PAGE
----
NOTEBOOK: Penalty Kill Can't Save Men's Hockey Against Yale

The Harvard men’s ice hockey team entered Ingalls Rink on Saturday night with one mission in mind – extending its season to a tiebreaking game on Sunday. With less than ten minutes to go in the third period, it looked as if Harvard might be able to hold on to a one-goal lead.

But less than a minute later, the Crimson found itself behind and quickly in desperation mode in a hostile environment.

Yale mustered two third period goals – both of which came on the man advantage - en route to downing Harvard for the fourth and final time of the season.

“I think we could have done some things better,” Crimson coach Ted Donato ’91 said. “But the effort was outstanding.”

As senior goaltender Raphael Girard was pulled with less than a minute remaining for the extra attacker in an effort to capture an equalizer, it would prove to be the last time he would ever don the Harvard sweater on college ice.

“It’s been great playing for Harvard,” Girard said. “It’s been a great honor.”

A FAILED FINAL PENALTY KILL

Boasting one of the conference’s better penalty kills over the course of the season, the Crimson was ultimately done in by one final power play.

A boarding call on sophomore forward Brian Hart in the middle of the third period allowed for the Bulldogs to pull their goalie, as the team retained possession and tested the ECAC’s third-best penalty kill.

Harvard managed to kill off the first two Yale power plays on the night. But the third proved to be the breakthrough, as freshman forward Stu Wilson drove home a rebound to knot the game at one goal apiece.

“There were a lot of sticks out front,” Girard said. “One guy made a good shot top left.”

The Bulldogs then officially went on a power play as Hart went to the penalty box. After Yale won a faceoff in its zone, sophomore forward Kenny Agostino sent a puck off Girard’s shin guard and into the back of the net as the Crimson watched its lead evaporate.

“When you put traffic out front, that’s what happens,” Girard said.” [It was a] good bounce for them, but it was unlucky for us. It’s a part of the game…. It’s tough to beat the defending national champions.”

RAPH’S FINAL STAND

By all appearances, Girard seemed determined not to let Saturday night be his final collegiate appearance. The senior had turned away 35 shots entering the middle of the third period in order to preserve Harvard’s tenuous lead before two snuck by on Yale’s man advantage.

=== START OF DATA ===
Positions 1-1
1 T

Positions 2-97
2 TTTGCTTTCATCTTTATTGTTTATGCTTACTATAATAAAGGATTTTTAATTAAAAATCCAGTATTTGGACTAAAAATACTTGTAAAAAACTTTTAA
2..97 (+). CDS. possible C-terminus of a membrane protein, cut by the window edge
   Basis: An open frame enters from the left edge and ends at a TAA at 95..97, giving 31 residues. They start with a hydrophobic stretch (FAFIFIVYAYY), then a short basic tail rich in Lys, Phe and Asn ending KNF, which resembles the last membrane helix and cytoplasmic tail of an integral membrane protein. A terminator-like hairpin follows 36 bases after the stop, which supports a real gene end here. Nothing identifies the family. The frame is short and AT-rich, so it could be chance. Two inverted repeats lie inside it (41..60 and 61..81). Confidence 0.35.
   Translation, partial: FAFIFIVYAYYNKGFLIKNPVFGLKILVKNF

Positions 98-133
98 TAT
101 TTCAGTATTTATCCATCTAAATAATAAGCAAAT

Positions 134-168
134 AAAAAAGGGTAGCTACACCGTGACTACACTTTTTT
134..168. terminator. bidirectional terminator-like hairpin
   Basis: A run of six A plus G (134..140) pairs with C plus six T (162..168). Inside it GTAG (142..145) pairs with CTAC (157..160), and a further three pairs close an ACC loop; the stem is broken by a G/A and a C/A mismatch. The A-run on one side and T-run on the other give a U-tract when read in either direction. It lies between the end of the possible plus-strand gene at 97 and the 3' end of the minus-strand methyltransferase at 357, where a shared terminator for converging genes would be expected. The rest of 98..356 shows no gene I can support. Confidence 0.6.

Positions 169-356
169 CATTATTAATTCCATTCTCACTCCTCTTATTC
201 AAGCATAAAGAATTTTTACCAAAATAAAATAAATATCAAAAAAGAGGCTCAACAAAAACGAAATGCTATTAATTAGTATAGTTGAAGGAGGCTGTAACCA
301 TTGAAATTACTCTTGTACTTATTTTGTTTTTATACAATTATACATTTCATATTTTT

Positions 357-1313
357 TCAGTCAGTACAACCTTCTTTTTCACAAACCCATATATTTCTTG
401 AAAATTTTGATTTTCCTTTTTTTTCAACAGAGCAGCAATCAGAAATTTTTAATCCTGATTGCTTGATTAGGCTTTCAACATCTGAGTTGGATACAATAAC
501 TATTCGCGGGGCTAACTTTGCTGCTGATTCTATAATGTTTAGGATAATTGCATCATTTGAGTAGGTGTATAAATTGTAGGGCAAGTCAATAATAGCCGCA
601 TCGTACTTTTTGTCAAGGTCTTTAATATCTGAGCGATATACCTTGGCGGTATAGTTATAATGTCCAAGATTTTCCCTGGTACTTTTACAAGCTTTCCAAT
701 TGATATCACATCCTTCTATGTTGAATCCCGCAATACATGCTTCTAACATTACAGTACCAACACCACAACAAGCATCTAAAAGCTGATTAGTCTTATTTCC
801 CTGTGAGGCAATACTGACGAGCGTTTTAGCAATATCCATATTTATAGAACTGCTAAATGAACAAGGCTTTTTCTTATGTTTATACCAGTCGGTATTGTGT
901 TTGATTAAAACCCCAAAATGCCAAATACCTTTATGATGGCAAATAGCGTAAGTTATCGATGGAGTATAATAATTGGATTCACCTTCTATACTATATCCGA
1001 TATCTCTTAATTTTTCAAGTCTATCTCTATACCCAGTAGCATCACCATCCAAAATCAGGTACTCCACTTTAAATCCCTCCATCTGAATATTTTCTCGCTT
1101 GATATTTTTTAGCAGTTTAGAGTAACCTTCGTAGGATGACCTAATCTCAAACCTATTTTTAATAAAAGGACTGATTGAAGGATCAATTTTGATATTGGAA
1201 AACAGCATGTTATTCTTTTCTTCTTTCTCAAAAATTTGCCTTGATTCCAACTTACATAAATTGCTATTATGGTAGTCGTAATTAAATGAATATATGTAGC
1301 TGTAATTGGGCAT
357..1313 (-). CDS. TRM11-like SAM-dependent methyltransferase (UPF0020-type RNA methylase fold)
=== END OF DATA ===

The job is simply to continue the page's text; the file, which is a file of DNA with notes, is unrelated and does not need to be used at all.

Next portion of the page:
“Girard was outstanding,” Donato said. “He gave us a chance to have a lead with ten minutes to go.”

Girard was not the only one who wanted to play on Sunday.

The entire squad gave all that it could so that the puck never saw the back of the Crimson net. Defensemen and forwards alike were dropping to the ice, interfering with the puck’s path to the crease. That determination helped Harvard keep its lead for much of the game.

But it wasn’t long enough.

“With all of the guys being juggled around, we probably didn’t have the ability to sustain enough offensive zone time,” Donato said. “Because of that, you certainly get a little more tired playing defense.”

“They put a lot of shots on net,” he added. “But I thought in general our guys really battled and did a lot of good things. I though the effort and energy were excellent. But it was a frustrating result.”

Girard finished the year third in the conference in save percentage, turning away 92.4 percent of the shots he saw on net. Despite maintaining that high performance during Saturday’s game, turning away nearly 95 percent of the Yale shots on net, the Crimson was unable to capitalize.

“For them to get two goals with extra guys on the ice, it’s a tough pill to swallow,” Donato said.

Such quality performance has been the norm over Girard’s career. After taking on a bigger role sophomore year, he stood atop of the ECAC in save percentage with a rate of .947, putting him at fifth in the nation.

Although Girard’s collegiate career came to a close on Saturday, his hockey career has not.

“[That was] definitely not [my last game],” Girard said. “Right now, I don’t know where it’s going to be. I’m opening to play anywhere else to keep my career going.”

—Staff writer Kurt T. Bullard can be reached at kurtbullard@college.harvard.edu.

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